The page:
After several years as a Democrat, followed by more than a decade as an unaffiliated voter, I decided to change my registration to the Green Party for this year’s election. I joined the Greens not because I support every plank of their platform, but because I am tired of voting for the least bad candidate. The response of both major parties to the 2008 financial crisis compels me to join a party that really believes in changing the power structure in the United States.
The Green Party seemed the most reasonable choice. I think it is now beyond arguable that voting for Democrats and/or Republicans is essentially voting to maintain the status quo, which is precisely what needs changing. The personnel in office is less important than the system that personnel serves.
A vote for Obama (not to mention Romney), is a vote for the status quo. I am choosing to vote for a party, and a presidential candidate in Jill Stein, that would actually change things if elected. Like a lot of independents who voted for Obama in 2008, I thought I was voting for change. I was not naive, I knew he was a politician from the Democratic Party Establishment, but I thought a liberal intellectual, our first black president, might change things in important ways, especially in foreign policy.
But I was wrong. He withdrew from Iraq, yes, but on Bush’s timetable; he escalated the war in Afghanistan; he spent a billion dollars intervening in Libya; he continued the “extraordinary rendition” program; and failed not only to close the prison at Guantanamo Bay, but even to prosecute its inmates in our civilian federal courts.
Domestically, I don’t even want to discuss Obamacare, which is not national health insurance by any stretch of the imagination, but we must. I still find it surreal that the Democrats, controlling the White House and both houses of Congress, failed to institute national health insurance, partly because the administration, and the party’s recent vice-presidential nominee (Joseph Lieberman), bowed to the insurance lobby.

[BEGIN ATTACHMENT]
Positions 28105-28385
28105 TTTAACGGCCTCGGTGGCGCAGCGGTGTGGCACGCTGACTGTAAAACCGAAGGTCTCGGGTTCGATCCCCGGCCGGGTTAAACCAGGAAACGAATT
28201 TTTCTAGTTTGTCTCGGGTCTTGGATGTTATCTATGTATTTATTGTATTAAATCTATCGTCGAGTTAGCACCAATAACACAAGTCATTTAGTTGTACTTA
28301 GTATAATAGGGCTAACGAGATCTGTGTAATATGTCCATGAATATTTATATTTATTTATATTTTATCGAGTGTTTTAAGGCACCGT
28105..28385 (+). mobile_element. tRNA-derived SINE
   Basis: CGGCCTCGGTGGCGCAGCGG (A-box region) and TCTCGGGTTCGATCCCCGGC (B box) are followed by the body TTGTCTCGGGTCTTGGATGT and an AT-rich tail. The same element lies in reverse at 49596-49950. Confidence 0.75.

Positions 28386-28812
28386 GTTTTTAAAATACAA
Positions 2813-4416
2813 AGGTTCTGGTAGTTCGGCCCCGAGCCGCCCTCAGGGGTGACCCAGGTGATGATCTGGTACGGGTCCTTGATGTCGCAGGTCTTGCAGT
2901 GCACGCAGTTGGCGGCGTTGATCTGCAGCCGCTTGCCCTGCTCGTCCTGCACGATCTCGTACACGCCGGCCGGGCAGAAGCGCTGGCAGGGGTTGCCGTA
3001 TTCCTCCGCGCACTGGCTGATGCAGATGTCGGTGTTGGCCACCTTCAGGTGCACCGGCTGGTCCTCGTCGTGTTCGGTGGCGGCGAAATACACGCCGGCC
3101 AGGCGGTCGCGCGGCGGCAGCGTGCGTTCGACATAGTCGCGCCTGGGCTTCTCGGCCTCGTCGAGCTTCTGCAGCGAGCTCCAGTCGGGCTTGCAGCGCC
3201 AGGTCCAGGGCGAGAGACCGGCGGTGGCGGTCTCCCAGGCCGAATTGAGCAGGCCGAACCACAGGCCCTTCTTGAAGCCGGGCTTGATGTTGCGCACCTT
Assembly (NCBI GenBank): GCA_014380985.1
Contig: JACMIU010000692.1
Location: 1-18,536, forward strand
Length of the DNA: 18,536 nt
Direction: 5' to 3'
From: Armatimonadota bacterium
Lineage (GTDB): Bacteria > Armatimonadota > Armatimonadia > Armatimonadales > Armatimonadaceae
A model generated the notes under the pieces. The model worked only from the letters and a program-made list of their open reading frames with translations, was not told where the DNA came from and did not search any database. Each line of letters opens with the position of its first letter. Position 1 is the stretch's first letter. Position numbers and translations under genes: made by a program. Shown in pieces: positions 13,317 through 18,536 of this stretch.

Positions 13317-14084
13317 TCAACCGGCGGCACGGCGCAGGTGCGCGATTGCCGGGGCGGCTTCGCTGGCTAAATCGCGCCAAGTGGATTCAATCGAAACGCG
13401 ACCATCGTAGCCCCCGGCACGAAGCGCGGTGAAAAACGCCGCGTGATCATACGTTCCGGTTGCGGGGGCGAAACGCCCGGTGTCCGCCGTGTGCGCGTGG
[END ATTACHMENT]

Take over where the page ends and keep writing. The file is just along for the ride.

On the energy front, the U.S. has not even begun a serious transition to alternatives to carbon fuels. And, somehow, the Democrats have become a party that supports capital punishment, despite massive evidence that it has failed miserably and is applied in a racist manner. Economically, the president extended the Bush-Paulson bailouts and acquiesced in renewal of the Bush tax cuts, despite repeated vows to the contrary.
As for social spending, I expect the Republicans to advocate cuts in Medicare and Social Security, but I’m still trying to figure out how the Democrats can, with a straight face, do the same. Furthermore, in a policy that boggles the mind, Obama brags about having cut the payroll tax, the primary source of funding for Social Security.
The Green Party is on the other side of all those issues, foreign and domestic. I don’t agree with everything the Greens advocate, but on the issues that I consider most significant for America’s future, the Greens are on the right track. They certainly do not represent the status quo. For one thing, Green candidates do not accept corporate donations. Their program, which is called the “Green New Deal,” calls for a cut of 70 percent in military spending, massive public investment in renewable energy, a carbon tax, single-payer national health insurance, tax reform and limits on credit interest rates.
To my friends who argue for economic justice, tax fairness, and true campaign finance reform, I say: you will never see any of that if you continue to support candidates and parties that are beholden to wealthy donors, whether they be individuals, unions, or the financial, defense and insurance industries. The system works as well for the Democrats as it does for the Republicans, and I no longer think being an unaffiliated voter choosing between the two is a viable option.
I know Jill Stein has no more chance of getting elected than Ralph Nader had, but I reject the argument that a vote for her is wasted. Either Obama or Romney will lose the election, so by that reasoning a vote for one of them is going to be wasted, as well. Change has to start someplace.
Tags: presidential candidate, the Green Party, Bush tax cuts, Jill Stein, unaffiliated voter, Green Party, national health insurance <BR/>
Green Party presidential candidate Jill Stein and her vice presidential running mate Cheri Honkala were arrested today during a protest at the offices of mortgage company Fannie Mae on Banker’s Row in Philadelphia. In explaining why she joined the protest, Stein said that almost half of Americans now live in poverty or near poverty, eight [...]
Laura-Chase McGehee/APGreen Party presidential candidate Jill Stein delivers her acceptance speech at the party’s convention in Baltimore on Saturday. July 15, 2012 The Green Party nominated a Massachusetts physician and a formerly homeless single mother as their presidential and vice-presidential candidates for 2012 on Saturday. They say they are in it to win it, and [...]